The final lump of coal was extracted from one of England’s last remaining coal mines on Monday 17 August. The Bradley open cast mine in Consett, County Durham, had operated for almost 200 years.
Mine owner Banks Group was hoping to gain permission to extend extraction after planning officers gave their approval, but the council planning committee turned it down. The company claimed the site was no longer viable without the extension.
The mine produced 150,000 tonnes of coal a year, and the expansion would have seen an additional 90,000 tonnes being dug. It also provided fireclay for regional brickmakers.
Coal is still needed in the manufacturing processes of steel and cement, unless electricity is used, which is far more expensive. The current UK requirement for eight million tonnes of coal a year is now mainly satisfied by imports from Russia and the US, after the widespread decimation of the British coal industry.
The company claimed that rather than importing coal it is much better to produce in Britain what’s still needed – for economic reasons, but on ecological, social and environmental grounds too.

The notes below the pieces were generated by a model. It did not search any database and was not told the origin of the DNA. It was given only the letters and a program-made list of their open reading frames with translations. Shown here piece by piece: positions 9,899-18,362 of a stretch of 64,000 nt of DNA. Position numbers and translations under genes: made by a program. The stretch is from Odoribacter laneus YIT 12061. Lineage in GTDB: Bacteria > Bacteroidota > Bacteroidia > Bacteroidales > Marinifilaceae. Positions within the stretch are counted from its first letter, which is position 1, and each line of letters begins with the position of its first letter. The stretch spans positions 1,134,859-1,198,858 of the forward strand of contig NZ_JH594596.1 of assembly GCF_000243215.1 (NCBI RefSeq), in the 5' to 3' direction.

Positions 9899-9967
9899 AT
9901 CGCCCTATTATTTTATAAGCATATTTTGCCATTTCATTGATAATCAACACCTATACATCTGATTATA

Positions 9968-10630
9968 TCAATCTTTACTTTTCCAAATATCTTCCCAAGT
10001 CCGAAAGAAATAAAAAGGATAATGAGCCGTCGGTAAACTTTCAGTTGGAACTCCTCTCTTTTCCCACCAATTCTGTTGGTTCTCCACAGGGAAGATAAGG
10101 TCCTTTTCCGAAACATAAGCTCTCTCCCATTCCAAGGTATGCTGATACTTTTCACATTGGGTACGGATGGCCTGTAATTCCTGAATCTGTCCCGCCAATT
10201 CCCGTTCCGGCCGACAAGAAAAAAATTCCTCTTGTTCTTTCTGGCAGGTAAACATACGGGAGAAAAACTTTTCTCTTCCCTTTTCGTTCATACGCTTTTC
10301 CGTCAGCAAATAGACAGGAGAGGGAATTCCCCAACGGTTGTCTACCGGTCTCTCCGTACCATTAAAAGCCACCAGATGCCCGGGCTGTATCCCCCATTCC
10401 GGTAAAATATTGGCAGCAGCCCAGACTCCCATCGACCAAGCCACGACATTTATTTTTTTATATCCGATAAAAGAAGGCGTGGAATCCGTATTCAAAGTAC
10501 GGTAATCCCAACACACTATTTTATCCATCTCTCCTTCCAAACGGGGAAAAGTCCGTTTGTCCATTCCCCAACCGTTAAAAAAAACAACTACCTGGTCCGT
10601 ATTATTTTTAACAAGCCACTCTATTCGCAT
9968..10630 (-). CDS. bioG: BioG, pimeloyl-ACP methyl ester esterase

After a campaign to defeat the Bradley extension was launched in February by climate protesters Extinction Rebellion, there were demonstrations locally and in central London. More than 5,500 letters of objection were received by the council. Local paper The Northern Echo said that most objections were from people outside the area and abroad.
Mineworker Graeme Stott started an apprenticeship at Bradley two years ago. He was quoted by Sky News expressing his devastation at hearing about the closure. “My father worked for British Steel, and that industry’s gone. It’s awful. To think that there's British lads there that can do the job. We've got all the machinery, we've got all the training. We're probably more qualified than the rest of the world, but we've had it taken away from us."